Tag Archives: christianity

Early American Family Limitation

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Birth control and abortion are constant flash points in contemporary politics, and they’re often described as signs of a rapidly changing society. But women have always had ways (though not always quite as effective ones) to control family size, and early American women were no exception. Understanding the role that reproductive rights has played in American history provides critical context to today’s debates. Have we always had these kinds of debates? How did Americans think about abortion in the late 18th century, or the 19th century? In this episode, Elizabeth and Sarah start a three part conversation about women’s reproductive rights in United States history by talking about birth control methods and abortion in the 18th and 19th century.

Show Notes & Further Reading 

Dayton, Cornelia Hughes. Women before the Bar : Gender, Law, and Society in Connecticut, 1639-1789 (Chapel Hill: University of North Carolina Press, 1995).

Duden, Barbara.  The Woman beneath the Skin : A Doctor’s Patients in Eighteenth-Century Germany (Cambridge, Mass.: Harvard University Press, 1991).

Gordon, Linda. The Moral Property of Women : A History of Birth Control Politics in America. 3rd edn (Urbana and Chicago: University of Illinois Press, 2002).

Klepp, Susan E.  Revolutionary Conceptions: Women, Fertility, and Family Limitation in America, 1760-1820 (Chapel Hill, 2009).

Mohr, James C.  Abortion in America : The Origins and Evolution of National Policy, 1800-1900 (New York: Oxford University Press, 1978).

Ulrich, Laurel Thatcher. A Midwife’s Tale: The Life of Martha Ballard, Based on Her Diary, 1785-1812 (New York: Vintage Books, 1991).

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Family Limitation in the Pre-Modern World

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In the wake of the Global Gag Rule that the U.S. President just issued in his first week in office, there is really no better time to start talking about the history of family limitation in all of its iterations across time and space – from various contraceptives invented by the ancient Egyptians to the many herbal remedies employed by midwives and women generally to “restore the menses” to a broader discussion of when and where states have attempted to control the reproductive feature of women’s bodies. This episode is just the first of many more to come addressing these very issues of women’s reproductive health and rights. Join Marissa and Averill as they dive into the wild, weird, and sometimes dangerous methods of family limitation in the pre-modern world.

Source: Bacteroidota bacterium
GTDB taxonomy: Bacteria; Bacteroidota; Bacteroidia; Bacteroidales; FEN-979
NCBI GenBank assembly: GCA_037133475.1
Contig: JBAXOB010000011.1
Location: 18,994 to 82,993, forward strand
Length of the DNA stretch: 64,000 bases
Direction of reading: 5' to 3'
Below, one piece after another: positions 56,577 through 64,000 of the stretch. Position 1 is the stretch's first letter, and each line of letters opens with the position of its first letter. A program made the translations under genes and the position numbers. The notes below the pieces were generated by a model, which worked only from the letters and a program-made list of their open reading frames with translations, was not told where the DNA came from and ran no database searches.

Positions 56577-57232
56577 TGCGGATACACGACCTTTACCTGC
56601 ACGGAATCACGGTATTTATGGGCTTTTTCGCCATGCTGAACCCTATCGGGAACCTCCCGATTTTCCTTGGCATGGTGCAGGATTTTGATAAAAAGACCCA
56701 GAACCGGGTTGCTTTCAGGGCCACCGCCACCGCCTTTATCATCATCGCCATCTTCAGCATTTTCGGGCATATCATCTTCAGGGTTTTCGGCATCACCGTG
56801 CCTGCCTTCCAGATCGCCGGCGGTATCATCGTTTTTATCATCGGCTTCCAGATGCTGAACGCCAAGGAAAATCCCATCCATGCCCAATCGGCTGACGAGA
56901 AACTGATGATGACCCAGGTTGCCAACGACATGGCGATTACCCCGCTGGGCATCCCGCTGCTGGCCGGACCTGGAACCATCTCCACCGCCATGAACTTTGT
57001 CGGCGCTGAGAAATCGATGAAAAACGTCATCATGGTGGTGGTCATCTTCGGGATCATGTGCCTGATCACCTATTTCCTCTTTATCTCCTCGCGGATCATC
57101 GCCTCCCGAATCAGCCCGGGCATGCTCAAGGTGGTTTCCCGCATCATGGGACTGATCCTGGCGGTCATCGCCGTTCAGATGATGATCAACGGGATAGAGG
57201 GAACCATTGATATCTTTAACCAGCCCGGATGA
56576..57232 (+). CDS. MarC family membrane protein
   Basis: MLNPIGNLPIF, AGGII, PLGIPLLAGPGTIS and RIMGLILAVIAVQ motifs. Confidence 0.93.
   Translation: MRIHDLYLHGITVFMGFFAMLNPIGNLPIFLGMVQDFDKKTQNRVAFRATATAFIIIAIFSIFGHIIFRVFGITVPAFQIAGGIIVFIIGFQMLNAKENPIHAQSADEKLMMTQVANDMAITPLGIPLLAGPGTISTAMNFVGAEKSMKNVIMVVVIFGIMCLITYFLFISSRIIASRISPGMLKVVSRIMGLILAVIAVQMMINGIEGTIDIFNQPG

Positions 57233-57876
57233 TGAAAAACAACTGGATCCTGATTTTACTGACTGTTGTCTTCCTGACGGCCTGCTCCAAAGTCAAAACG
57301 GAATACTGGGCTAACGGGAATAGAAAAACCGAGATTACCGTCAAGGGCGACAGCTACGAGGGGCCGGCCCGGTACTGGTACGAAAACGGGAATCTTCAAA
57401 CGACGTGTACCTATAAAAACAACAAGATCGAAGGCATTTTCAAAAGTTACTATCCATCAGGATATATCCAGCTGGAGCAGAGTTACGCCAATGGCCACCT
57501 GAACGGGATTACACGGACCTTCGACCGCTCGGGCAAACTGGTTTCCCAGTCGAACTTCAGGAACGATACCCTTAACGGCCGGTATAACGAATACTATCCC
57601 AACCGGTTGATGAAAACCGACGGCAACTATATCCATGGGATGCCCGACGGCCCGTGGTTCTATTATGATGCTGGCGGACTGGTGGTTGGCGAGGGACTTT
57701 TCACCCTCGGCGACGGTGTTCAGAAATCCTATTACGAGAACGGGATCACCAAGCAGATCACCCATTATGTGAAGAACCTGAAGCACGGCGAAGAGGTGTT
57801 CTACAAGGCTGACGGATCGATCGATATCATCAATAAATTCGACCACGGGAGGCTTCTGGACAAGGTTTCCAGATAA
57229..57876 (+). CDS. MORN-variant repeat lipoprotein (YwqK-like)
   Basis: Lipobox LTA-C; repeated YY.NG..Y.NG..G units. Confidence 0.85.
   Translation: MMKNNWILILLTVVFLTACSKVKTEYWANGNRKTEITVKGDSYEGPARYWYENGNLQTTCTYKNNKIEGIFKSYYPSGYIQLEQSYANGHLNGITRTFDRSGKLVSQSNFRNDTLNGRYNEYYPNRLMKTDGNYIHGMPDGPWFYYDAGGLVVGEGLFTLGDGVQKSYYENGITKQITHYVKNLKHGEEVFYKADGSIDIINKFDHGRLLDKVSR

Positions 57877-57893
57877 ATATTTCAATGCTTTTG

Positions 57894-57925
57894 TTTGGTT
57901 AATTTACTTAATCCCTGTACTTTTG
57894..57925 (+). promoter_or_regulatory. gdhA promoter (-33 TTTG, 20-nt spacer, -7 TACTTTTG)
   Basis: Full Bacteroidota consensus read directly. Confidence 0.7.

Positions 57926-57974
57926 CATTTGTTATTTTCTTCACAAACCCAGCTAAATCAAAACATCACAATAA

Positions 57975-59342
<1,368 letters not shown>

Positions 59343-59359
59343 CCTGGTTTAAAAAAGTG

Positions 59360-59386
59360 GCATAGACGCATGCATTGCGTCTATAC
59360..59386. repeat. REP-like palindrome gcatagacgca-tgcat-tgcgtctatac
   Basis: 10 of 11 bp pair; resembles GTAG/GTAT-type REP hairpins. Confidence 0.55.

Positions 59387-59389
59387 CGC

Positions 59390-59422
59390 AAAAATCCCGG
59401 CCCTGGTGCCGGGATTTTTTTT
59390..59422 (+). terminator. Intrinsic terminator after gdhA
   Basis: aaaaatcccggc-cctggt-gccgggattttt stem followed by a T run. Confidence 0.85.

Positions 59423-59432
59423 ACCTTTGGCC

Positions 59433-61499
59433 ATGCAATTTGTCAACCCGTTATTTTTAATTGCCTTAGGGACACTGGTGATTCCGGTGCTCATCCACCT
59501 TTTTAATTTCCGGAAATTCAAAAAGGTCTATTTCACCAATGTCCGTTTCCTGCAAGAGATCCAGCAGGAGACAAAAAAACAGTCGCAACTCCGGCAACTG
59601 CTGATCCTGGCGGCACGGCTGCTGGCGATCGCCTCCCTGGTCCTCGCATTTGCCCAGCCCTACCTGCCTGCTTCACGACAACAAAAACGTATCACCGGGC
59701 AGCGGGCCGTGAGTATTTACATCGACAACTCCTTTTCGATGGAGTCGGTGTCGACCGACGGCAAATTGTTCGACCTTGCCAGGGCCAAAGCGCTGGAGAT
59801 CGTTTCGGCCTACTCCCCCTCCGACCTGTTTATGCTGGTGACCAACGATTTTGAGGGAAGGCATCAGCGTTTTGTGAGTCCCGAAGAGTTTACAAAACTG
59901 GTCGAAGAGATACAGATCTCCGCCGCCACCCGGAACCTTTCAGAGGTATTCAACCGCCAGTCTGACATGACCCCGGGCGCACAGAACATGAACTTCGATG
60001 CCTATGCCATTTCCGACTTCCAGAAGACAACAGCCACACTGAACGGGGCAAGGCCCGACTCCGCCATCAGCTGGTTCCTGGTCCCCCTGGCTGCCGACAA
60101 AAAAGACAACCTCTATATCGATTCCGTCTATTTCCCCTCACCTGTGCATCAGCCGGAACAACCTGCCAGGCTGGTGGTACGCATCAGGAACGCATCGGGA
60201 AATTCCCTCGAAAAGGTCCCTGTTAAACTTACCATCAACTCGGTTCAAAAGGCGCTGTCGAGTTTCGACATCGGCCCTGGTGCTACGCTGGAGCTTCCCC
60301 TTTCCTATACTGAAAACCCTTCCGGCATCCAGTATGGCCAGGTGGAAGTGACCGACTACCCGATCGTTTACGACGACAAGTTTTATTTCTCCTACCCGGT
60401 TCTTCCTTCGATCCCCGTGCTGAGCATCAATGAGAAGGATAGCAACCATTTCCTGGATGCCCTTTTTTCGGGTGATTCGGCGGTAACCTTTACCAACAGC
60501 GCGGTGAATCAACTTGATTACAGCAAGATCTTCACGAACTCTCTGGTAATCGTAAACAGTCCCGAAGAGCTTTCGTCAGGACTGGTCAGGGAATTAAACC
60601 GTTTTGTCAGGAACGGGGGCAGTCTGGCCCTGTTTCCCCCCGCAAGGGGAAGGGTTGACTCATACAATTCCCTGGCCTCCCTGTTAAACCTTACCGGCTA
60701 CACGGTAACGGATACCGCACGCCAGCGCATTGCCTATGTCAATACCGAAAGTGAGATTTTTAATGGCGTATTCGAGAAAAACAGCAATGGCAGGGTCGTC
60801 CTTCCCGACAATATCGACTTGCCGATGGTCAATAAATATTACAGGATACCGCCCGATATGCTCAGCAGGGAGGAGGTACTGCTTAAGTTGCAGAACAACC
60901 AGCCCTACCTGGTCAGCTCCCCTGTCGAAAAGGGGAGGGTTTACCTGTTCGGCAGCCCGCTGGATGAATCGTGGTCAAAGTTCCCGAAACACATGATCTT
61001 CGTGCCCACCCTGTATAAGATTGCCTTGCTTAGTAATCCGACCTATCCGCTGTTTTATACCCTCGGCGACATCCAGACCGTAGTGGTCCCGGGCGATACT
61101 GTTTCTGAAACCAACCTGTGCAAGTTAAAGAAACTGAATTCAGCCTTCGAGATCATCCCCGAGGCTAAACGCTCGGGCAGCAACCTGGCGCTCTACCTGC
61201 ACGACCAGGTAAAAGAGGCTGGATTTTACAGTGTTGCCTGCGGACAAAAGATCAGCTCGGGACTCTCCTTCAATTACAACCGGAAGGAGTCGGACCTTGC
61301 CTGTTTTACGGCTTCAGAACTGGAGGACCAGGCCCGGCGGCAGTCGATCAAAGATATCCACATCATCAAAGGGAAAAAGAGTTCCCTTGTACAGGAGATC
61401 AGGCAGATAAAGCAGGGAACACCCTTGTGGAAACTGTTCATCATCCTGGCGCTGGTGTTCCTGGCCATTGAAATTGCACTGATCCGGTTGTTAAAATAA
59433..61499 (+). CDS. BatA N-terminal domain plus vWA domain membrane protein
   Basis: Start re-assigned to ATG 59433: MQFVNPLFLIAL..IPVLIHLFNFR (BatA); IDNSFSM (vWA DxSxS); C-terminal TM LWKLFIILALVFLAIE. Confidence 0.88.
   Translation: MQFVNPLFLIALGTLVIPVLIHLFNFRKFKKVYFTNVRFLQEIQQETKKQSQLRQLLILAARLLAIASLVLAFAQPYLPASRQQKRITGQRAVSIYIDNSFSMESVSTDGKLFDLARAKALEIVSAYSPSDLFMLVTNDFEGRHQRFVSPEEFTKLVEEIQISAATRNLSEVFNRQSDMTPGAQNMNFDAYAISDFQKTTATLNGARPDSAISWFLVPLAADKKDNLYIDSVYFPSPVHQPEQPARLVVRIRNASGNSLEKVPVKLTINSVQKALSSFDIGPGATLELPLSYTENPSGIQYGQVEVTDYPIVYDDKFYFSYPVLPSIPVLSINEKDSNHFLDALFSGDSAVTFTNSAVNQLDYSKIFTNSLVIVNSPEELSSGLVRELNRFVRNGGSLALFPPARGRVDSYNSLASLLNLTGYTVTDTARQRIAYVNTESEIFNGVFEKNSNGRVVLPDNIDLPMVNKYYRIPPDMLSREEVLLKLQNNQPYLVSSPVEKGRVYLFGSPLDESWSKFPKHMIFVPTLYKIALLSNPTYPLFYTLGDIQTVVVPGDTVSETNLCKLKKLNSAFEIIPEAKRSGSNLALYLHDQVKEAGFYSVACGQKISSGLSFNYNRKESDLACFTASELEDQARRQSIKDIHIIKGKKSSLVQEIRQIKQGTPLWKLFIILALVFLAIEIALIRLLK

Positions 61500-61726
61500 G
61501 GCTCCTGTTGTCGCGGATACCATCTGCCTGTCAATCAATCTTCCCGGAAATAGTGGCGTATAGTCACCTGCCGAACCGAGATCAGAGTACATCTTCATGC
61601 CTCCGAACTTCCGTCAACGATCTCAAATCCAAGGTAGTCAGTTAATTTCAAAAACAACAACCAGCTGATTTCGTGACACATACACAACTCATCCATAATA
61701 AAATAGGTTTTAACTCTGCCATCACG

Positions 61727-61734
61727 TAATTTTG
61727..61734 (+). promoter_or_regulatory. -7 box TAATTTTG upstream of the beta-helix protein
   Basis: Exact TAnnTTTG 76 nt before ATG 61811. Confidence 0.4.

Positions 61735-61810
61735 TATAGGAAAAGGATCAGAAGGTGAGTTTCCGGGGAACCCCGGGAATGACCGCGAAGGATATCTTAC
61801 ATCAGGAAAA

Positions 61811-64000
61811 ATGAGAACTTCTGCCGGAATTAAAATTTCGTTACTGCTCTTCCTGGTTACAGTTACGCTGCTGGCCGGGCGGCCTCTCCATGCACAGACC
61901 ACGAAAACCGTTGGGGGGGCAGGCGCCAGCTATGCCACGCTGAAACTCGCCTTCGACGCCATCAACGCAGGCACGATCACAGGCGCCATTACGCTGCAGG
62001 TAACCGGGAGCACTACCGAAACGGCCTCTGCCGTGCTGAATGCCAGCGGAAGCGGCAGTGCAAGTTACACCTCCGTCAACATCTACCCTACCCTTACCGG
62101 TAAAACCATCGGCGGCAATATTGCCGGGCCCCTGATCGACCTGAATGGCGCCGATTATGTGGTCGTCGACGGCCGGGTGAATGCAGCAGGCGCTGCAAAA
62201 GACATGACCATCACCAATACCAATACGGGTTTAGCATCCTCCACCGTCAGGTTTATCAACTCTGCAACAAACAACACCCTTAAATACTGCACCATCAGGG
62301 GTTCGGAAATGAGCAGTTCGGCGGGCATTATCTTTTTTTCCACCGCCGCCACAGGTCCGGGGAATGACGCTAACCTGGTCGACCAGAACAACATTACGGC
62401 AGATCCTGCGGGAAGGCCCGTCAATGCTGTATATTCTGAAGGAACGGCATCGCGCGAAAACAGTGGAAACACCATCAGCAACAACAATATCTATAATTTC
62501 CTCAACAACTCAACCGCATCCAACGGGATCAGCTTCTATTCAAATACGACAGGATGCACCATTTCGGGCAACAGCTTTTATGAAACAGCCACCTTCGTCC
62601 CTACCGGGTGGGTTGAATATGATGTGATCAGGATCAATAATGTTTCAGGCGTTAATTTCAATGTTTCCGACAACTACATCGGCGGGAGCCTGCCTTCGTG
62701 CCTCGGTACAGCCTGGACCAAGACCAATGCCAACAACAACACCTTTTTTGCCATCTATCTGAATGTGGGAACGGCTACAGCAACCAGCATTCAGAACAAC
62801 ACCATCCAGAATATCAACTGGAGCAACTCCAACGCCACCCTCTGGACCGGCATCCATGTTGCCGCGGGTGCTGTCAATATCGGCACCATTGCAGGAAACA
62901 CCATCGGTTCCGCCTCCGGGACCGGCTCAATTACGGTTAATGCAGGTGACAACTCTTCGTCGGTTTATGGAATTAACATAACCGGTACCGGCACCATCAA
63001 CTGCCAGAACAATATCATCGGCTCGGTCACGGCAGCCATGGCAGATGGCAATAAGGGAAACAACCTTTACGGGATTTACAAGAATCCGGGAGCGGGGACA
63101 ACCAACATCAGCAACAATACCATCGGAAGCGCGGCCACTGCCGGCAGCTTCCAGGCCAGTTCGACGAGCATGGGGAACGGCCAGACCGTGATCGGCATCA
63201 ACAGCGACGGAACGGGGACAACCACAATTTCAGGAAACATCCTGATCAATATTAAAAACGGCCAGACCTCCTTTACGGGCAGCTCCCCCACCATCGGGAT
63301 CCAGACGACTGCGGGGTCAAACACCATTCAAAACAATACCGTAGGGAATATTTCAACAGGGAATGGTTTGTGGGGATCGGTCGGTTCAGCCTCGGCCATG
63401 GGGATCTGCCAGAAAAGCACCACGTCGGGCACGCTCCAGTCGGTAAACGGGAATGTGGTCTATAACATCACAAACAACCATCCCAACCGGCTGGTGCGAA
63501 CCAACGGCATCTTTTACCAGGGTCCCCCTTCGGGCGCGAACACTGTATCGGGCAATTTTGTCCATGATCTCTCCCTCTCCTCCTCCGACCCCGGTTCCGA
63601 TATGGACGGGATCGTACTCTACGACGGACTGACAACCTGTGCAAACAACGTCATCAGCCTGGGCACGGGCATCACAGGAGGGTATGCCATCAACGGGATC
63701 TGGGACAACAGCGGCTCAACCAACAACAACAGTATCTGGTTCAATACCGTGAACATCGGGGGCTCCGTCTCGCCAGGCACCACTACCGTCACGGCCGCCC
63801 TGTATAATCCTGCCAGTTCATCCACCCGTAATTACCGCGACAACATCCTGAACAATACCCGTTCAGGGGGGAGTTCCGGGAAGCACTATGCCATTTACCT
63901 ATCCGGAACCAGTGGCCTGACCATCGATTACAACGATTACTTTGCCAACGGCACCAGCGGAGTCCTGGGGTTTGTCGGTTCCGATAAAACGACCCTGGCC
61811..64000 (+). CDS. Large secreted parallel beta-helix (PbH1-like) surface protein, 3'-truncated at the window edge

Show Notes & Further Reading

Edwards,Stassa. “The History of Abortifacients.” Jezebel. 18 Nov 2014.

Biddlecom, Ann E. “Family Planning, Abortion, and Reproductive Health.” The Blackwell Encyclopedia of Sociology. Ritzer, George (ed). Blackwell Publishing, 2007.

Brick, P. 2003. “The Encyclopedia of Birth Control, Edited by Vern L. Bullough”. JOURNAL OF SEX RESEARCH. 40: 315.

Hardacre, Helen. Marketing the Menacing Fetus in Japan. Berkeley, Calif: University of California Press, 1999.

Hoffer, Peter Charles, and N. E. H. Hull. Murdering Mothers: Infanticide in England and New England, 1558-1803. New York: New York University Press, 1984.

James, Peter, and I. J. Thorpe. Ancient Inventions. 1994.

Poston, Dudley L. Fertility, Family Planning, and Population Policy in China. London: Routledge, 2006.